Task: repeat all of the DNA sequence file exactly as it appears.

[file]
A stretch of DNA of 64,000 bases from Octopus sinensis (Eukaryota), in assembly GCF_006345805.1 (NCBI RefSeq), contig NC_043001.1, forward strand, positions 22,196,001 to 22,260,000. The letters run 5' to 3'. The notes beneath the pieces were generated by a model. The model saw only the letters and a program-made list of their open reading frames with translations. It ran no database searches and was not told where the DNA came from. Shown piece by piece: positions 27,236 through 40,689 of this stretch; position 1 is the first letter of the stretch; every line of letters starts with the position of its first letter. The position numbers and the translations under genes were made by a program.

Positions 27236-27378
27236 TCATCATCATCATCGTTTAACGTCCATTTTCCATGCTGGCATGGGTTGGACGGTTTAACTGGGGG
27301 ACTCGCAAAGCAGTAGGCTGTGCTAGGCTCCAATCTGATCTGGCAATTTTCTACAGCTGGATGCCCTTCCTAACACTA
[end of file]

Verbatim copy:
A stretch of DNA of 64,000 bases from Octopus sinensis (Eukaryota), in assembly GCF_006345805.1 (NCBI RefSeq), contig NC_043001.1, forward strand, positions 22,196,001 to 22,260,000. The letters run 5' to 3'. The notes beneath the pieces were generated by a model. The model saw only the letters and a program-made list of their open reading frames with translations. It ran no database searches and was not told where the DNA came from. Shown piece by piece: positions 27,236 through 40,689 of this stretch; position 1 is the first letter of the stretch; every line of letters starts with the position of its first letter. The position numbers and the translations under genes were made by a program.

Positions 27236-27378
27236 TCATCATCATCATCGTTTAACGTCCATTTTCCATGCTGGCATGGGTTGGACGGTTTAACTGGGGG
27301 ACTCGCAAAGCAGTAGGCTGTGCTAGGCTCCAATCTGATCTGGCAATTTTCTACAGCTGGATGCCCTTCCTAACACTA